As a contender for the 2012 Republican presidential nomination, Gingrich shared the debate stage with Texas Governor Rick Perry. Each saw his own presidential fortunes rise and fall before leaving the race and Perry's political aspirations beyond Texas have continued to be a subject of speculation despite his conspicuous exit.
"I think if Governor Romney wins, obviously he's going to run for reelection in 2016, and at that point I suspect Governor Perry will be supporting him," said Gingrich. "On the other hand Rick Perry is one of the most talented and competent people I know. I think that he has great potential, and I think if there is an opening that he would certainly be one of the people on the short list of who could run."
A lightning rod in the political world, Gingrich has earned his share of controversy. As speaker, many criticized Gingrich for implying he was willing to shut down the federal government over a personal slight by then President Clinton.
Gingrich took heat from Republicans before resigning from the position as speaker, and has continued to irk many within his own party by refusing to toe the line on issues such as climate change. More recently, a promise during his 2012 presidential campaign turned heads nationwide.
"We will have the first permanent base on the moon and it will be American," Gingrich told a crowd of supporters in Florida while running for the GOP nomination in January of 2012. It was a goal he promised to accomplish within two presidential terms, or eight years.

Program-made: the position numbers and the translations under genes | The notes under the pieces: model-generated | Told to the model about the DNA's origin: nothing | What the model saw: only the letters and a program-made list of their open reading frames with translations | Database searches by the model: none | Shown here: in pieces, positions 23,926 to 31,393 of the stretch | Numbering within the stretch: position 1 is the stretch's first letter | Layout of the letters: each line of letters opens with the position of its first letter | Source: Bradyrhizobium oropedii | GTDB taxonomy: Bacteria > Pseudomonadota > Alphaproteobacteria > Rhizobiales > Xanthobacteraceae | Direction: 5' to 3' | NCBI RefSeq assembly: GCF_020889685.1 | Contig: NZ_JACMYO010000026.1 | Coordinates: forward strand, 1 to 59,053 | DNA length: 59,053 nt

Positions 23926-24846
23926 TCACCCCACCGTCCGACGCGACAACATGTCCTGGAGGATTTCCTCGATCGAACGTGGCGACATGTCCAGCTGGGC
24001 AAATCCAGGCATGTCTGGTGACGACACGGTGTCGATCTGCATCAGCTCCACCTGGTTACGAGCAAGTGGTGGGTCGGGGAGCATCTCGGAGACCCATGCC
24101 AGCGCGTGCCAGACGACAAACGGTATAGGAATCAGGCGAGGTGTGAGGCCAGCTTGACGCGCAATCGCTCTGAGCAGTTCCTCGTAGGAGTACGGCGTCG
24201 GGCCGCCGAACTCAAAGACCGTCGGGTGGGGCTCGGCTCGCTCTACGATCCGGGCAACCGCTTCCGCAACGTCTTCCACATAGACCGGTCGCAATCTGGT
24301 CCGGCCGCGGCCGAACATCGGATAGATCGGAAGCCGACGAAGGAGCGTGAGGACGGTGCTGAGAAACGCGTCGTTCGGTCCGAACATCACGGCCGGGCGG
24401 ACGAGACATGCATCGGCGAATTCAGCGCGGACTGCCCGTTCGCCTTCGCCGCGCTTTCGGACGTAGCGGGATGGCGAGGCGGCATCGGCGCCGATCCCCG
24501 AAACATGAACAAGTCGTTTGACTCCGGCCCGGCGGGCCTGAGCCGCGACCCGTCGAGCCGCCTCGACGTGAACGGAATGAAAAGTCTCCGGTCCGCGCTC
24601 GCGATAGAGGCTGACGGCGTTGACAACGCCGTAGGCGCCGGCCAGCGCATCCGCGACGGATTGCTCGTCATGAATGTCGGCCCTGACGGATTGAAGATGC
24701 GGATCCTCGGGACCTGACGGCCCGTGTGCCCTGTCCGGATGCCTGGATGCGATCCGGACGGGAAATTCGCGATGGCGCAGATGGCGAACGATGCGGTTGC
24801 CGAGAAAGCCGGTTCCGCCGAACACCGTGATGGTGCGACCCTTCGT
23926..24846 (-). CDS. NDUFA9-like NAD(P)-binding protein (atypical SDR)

"I think if we restructured NASA, move to a prize-oriented, incentivized private sector approach, we could get back to the moon for about ten percent of what NASA thinks it would cost and we could do it probably within seven to ten years," Gingrich said Thursday.
Like millions of Americans, Gingrich said he watched skydiver Felix Baumgartner's 128,000 foot jump from the "edge of space" as part of the Red Bull Stratos project. Asked whether he envisions the future of spaceflight to consist of similar commercial endeavors, Gingrich embraced the idea.
"Take a look at your Android or your iPhone and then look at the post office," said Gingrich. "It just strikes me you want the kind of innovation and daring and risk-taking you see with Google and Apple, not the kind of bureaucracy you see in the government."
A government where compromise, like the moon, for now seems just out of reach.